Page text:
World lead­ers ar­rive for G-20 sum­mit.

The Mercury News Weekend - - FRONT PAGE - By Luis An­dres Henao, An­gela Charl­ton and Peter Orsi


» World lead­ers ar­rived Thurs­day in the Ar­gen­tine cap­i­tal for the Group of 20 sum­mit of the globe’s largest economies as is­sues such as a trade war be­tween the United States and China, the killing of a Saudi jour­nal­ist in the coun­try’s Is­tan­bul Con­sulate and the con­flict over Ukraine threat­ened to over­shadow the gath­er­ing.

The two-day sum­mit be­gin­ning to­day is sup­posed to fo­cus on de­vel­op­ment, in­fras­truc­ture and food se­cu­rity, but those seemed largely an af­ter­thought amid soured U.S.-Eu­ro­pean re­la­tions and as the United States, Mex­ico and Canada ham­mered out the fi­nal lan­guage of a re­place­ment for the North Amer­i­can Free Trade Agree­ment ex­pected to be signed to­day.

Michael Shifter, head of the In­ter-Amer­i­can Di­a­logue, a Wash­ing­ton-based think tank, said that this G-20 sum­mit was once con­sid­ered an op­por­tu­nity for Latin Amer­i­can mem­bers Ar­gentina, Brazil and Mex­ico “to project a re­gional bloc to shape a global agenda.”

But, he said, “that turned out to be a fleet­ing as­pi­ra­tion.”

“The fact that the G-20 is tak­ing place in South Amer­ica for the first time is al­most be­side the point,” Shifter said. “Ar­gen­tine Pres­i­dent Mauri­cio Macri, the sum­mit’s host, has low­ered ex­pec­ta­tions. ... Now a suc­cess would be a sum­mit meet­ing that goes smoothly, with­out any ma­jor dis­rup­tion.”

None­the­less, French Pres­i­dent Em­manuel Macron, who flew into Buenos Aires on Wed­nes­day as one of the ear­li­est ar­rivers, clung to the im­por­tance of the ideal of co­op­er­a­tion that the G-20 rep­re­sents.

“I be­lieve in our ca­pac­ity to make the spirit of di­a­logue and co­op­er­a­tion tri­umph,” Macron said at a joint news con­fer­ence with Macri, warn­ing that if na­tions “close down,” the al­ter­na­tive could be trade wars or armed con­flict.

Macron also called for in­ter­na­tional in­volve­ment and “com­plete clar­ity” in in­ves­ti­ga­tions into the killing of dis­si­dent Saudi jour­nal­ist Ja­mal Khashoggi, and said Eu­ro­pean lead­ers should dis­cuss it at a meet­ing to­day.

Macri said the mat­ter of the killing would be “on the table” dur­ing bi­lat­eral and pos­si­bly broader meet­ings.

Saudia Ara­bia has de­nied that Crown Prince Mo­hammed bin Sal­man played a role in Khashoggi’s grue­some slay­ing. But Hu­man Rights Watch ac­cuses him of re­spon­si­bil­ity and also of war crimes in Ye­men, and on Wed­nes­day, Ar­gen­tine le­gal au­thor­i­ties took ini­tial ac­tion to con­sider a re­quest to pros­e­cute him for al­leged crimes against hu­man­ity, a move ap­par­ently aimed at em­bar­rass­ing him as he at­tends the sum­mit.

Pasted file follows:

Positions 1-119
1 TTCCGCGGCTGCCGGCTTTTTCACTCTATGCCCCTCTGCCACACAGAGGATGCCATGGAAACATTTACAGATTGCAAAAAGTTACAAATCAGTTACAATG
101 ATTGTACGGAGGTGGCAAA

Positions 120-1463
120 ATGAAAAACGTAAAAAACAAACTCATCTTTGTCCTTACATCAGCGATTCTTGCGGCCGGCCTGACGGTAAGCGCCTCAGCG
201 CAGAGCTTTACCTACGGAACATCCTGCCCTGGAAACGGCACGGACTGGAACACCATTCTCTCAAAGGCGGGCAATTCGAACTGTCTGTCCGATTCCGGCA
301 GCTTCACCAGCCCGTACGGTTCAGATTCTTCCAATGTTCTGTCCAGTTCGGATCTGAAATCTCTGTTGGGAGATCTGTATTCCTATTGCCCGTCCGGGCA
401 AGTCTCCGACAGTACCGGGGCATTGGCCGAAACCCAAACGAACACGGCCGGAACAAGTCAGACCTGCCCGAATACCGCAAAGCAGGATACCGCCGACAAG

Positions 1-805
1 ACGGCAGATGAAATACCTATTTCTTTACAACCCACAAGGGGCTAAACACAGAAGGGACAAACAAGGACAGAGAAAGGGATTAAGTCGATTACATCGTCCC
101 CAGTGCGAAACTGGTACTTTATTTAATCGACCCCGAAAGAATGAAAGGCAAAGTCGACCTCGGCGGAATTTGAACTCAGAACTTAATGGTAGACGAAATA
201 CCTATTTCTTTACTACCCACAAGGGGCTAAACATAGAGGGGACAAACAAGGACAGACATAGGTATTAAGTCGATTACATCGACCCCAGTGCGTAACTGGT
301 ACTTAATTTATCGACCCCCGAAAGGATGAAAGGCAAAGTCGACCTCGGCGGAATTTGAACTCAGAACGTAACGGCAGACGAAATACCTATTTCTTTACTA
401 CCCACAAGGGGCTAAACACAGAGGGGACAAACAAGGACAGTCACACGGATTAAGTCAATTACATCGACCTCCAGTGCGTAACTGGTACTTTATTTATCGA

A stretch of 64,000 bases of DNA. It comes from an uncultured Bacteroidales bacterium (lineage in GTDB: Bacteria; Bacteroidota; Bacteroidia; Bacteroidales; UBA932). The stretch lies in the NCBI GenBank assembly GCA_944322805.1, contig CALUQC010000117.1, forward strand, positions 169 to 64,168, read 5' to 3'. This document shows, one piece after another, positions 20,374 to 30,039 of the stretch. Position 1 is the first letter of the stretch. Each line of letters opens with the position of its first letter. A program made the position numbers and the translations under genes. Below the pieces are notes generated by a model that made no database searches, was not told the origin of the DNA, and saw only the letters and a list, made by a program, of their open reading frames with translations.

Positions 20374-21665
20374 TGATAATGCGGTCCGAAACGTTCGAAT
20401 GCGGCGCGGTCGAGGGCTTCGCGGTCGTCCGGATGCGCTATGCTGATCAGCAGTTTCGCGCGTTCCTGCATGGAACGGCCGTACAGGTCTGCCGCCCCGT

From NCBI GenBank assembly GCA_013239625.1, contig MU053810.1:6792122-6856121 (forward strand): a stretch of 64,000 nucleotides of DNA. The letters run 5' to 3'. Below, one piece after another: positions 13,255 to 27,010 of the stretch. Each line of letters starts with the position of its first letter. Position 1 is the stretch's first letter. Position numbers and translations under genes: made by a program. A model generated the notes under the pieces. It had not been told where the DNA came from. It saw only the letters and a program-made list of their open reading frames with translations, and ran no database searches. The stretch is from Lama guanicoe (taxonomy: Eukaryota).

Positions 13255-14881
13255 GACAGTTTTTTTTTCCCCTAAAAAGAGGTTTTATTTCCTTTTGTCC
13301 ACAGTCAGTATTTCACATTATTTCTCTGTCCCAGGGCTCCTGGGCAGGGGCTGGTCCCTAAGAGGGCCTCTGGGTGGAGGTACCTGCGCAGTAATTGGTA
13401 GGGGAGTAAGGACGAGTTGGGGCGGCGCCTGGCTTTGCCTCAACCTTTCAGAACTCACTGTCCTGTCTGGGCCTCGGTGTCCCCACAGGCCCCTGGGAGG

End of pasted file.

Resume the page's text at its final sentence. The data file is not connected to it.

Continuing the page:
It is to be bin Sal­man’s first sig­nif­i­cant ap­pear­ance over­seas since the killing. Turkey’s Re­cep Tayyip Er­do­gan, who has been sharply crit­i­cal of Saudi Ara­bia over the in­ci­dent, is also in at­ten­dance.

“Given the role that Turkey has played in this, given that the mur­der hap­pened at the Saudi con­sulate in Is­tan­bul, this will be an in­ter­est­ing meet­ing,” said Wil­lis Sparks, di­rec­tor of global macro pol­i­tics at Eura­sia Group. “Just to see how lead­ers in­ter­act with the crown prince will be in­ter­est­ing — how warm they are. I ex­pect (U.S. Pres­i­dent Don­ald) Trump to be very warm with him, but Eu­ro­pean lead­ers prob­a­bly are go­ing to be very re­luc­tant to have their pic­tures taken with him.”

Trump is sched­uled to meet with Chi­nese Pres­i­dent Xi Jin­ping, but an­a­lysts were not op­ti­mistic about prospects for a ma­jor break­through on the two coun­tries’ trade dis­putes.

Shan­non O’Neil, an ex­pert on global trade at the Coun­cil on For­eign Re­la­tions, said she be­lieves it “very likely” that the tar­iffs will take ef­fect in Jan­uary.

“I think this is an is­sue that Trump cares a lot about and is go­ing to use when he cam­paigns for 2020,” O’Neil said. “It used to be Mex­ico and NAFTA, and now it’s go­ing to be China.”

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